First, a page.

In school children are taught how to read and write, add and subtract and about their country’s history. These are important things. But most of this stuff can’t be used in real life. What if you want your child to become a successful entrepreneur when he grows up? How can you make this happen?
Here are 4 ways on how kids can become successful entrepreneurs.
- Modeling. No. I’m not talking about ramp modeling where you strut your stuff down a runway. I’m talking about parent modeling. If you want your kid to be a successful businessman, don’t just tell him what to do. Show him. We learn best through imitation. Ever since we were born we have learned all that we know now through imitation. So speak and act like the entrepreneur you want your child to be. Once he sees how you do it, he will follow suit.
- Give him opportunities to grow his entrepreneurial skills. Business acumen is a skill. And like most skills, it can be learned. No body is born a good businessman. What makes a person good in business is the training he gets. So give him opportunities to hone his skills. Give him products to sell, let him participate in trade fairs and help him come up with ways on how to earn money. As they say, experience is the best teacher. Teach him not to fear failure. In life, there are no failures. Each “failure” is actually a learning experience in disguise and they are excellent opportunities for growth.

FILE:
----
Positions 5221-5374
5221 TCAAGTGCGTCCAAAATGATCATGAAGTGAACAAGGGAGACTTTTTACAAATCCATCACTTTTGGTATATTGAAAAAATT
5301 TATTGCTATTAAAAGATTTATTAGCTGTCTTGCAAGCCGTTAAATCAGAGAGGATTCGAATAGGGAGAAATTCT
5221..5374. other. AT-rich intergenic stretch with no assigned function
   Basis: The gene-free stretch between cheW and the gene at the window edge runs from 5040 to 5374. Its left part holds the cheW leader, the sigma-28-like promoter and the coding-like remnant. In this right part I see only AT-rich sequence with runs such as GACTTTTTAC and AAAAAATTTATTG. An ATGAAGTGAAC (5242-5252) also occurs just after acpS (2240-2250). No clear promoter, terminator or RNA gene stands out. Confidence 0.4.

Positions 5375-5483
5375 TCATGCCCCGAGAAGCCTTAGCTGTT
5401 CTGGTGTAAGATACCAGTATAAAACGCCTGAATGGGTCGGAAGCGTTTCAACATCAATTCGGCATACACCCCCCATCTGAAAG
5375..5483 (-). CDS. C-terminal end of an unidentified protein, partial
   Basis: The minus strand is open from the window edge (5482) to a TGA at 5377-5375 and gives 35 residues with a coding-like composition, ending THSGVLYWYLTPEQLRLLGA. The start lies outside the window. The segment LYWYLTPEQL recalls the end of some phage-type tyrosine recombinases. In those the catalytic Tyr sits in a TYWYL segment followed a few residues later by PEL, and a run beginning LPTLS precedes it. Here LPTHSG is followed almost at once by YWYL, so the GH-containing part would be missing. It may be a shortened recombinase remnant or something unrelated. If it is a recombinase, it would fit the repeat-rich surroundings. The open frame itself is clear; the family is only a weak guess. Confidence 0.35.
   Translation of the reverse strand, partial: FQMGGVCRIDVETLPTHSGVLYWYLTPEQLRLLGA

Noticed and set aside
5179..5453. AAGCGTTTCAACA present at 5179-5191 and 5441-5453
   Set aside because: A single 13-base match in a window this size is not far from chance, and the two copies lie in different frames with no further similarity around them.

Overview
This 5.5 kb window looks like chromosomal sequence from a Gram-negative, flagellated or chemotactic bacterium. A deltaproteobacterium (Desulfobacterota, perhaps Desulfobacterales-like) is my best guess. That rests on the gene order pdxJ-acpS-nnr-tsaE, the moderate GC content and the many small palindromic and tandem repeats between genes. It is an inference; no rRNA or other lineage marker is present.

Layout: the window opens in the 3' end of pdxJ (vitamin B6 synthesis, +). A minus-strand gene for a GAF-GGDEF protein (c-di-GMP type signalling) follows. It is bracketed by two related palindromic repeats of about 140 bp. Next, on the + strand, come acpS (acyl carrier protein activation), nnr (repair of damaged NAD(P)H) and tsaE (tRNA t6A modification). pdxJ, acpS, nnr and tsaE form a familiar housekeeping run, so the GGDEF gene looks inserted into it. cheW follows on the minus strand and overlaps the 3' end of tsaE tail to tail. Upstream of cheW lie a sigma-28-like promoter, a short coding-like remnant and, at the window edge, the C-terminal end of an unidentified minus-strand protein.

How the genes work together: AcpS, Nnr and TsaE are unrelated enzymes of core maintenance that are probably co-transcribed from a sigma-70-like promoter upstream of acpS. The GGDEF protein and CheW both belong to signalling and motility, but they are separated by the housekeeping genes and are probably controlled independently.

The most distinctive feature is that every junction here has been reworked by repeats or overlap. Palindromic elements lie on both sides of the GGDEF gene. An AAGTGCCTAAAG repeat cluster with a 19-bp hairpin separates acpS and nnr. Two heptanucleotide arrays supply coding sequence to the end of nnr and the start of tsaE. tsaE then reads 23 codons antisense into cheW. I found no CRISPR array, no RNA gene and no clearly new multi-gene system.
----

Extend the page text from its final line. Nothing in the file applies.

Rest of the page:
- Teach him the value of money. If you want your child to be successful in business teach him to value money. His attitude with $2 is going to be the same with $2 million. If he doesn’t know how to manage money, more money won’t be the solution. You can teach him the value of money by not spending carelessly and for always taking into account every dollar spent.
- Encourage him to focus on personal growth. Your financial growth is proportional to your personal growth. It’s not the size of your wealth that is important. It’s the size of you. Encourage your child to explore and try new things. Let him attend seminars and read good books. I know of a parent who actually pays his son to attend seminars. Well, at least he used to. But not anymore. Because now, his son attends seminars on his own. It has become a habit.
“Amy C. is an interior decoration aficionado and online marketer. She also likes testing and trying new home and office decorating themes. In addition to being an interior decoration hobbyist, she enjoys designing calming solar fountains and glass art. Amy invites you to browse her delightful collection of glass vases”